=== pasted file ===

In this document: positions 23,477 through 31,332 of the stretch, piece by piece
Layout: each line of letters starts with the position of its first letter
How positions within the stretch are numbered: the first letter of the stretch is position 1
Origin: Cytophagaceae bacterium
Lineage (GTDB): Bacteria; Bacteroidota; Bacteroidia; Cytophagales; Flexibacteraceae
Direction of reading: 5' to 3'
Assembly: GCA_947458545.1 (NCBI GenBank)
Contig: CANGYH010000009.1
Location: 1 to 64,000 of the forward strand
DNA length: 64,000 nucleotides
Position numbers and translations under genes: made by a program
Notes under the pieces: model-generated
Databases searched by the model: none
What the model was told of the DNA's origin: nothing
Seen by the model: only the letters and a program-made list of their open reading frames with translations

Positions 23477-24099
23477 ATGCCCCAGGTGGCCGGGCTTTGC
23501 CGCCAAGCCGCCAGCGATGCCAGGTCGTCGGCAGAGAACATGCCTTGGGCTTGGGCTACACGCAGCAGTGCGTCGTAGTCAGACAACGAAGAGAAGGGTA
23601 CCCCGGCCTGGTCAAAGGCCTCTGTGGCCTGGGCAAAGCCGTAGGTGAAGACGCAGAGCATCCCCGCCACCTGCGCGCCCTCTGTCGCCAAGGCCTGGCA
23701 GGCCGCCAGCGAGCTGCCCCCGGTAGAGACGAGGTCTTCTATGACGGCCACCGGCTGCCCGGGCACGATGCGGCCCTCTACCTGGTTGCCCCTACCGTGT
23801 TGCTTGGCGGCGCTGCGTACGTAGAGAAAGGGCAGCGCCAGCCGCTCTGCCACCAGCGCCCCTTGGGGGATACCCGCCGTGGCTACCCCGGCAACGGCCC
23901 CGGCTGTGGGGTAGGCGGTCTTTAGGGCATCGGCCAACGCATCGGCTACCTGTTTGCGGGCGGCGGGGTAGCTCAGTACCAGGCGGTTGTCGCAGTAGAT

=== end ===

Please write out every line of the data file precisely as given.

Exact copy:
In this document: positions 23,477 through 31,332 of the stretch, piece by piece
Layout: each line of letters starts with the position of its first letter
How positions within the stretch are numbered: the first letter of the stretch is position 1
Origin: Cytophagaceae bacterium
Lineage (GTDB): Bacteria; Bacteroidota; Bacteroidia; Cytophagales; Flexibacteraceae
Direction of reading: 5' to 3'
Assembly: GCA_947458545.1 (NCBI GenBank)
Contig: CANGYH010000009.1
Location: 1 to 64,000 of the forward strand
DNA length: 64,000 nucleotides
Position numbers and translations under genes: made by a program
Notes under the pieces: model-generated
Databases searched by the model: none
What the model was told of the DNA's origin: nothing
Seen by the model: only the letters and a program-made list of their open reading frames with translations

Positions 23477-24099
23477 ATGCCCCAGGTGGCCGGGCTTTGC
23501 CGCCAAGCCGCCAGCGATGCCAGGTCGTCGGCAGAGAACATGCCTTGGGCTTGGGCTACACGCAGCAGTGCGTCGTAGTCAGACAACGAAGAGAAGGGTA
23601 CCCCGGCCTGGTCAAAGGCCTCTGTGGCCTGGGCAAAGCCGTAGGTGAAGACGCAGAGCATCCCCGCCACCTGCGCGCCCTCTGTCGCCAAGGCCTGGCA
23701 GGCCGCCAGCGAGCTGCCCCCGGTAGAGACGAGGTCTTCTATGACGGCCACCGGCTGCCCGGGCACGATGCGGCCCTCTACCTGGTTGCCCCTACCGTGT
23801 TGCTTGGCGGCGCTGCGTACGTAGAGAAAGGGCAGCGCCAGCCGCTCTGCCACCAGCGCCCCTTGGGGGATACCCGCCGTGGCTACCCCGGCAACGGCCC
23901 CGGCTGTGGGGTAGGCGGTCTTTAGGGCATCGGCCAACGCATCGGCTACCTGTTTGCGGGCGGCGGGGTAGCTCAGTACCAGGCGGTTGTCGCAGTAGAT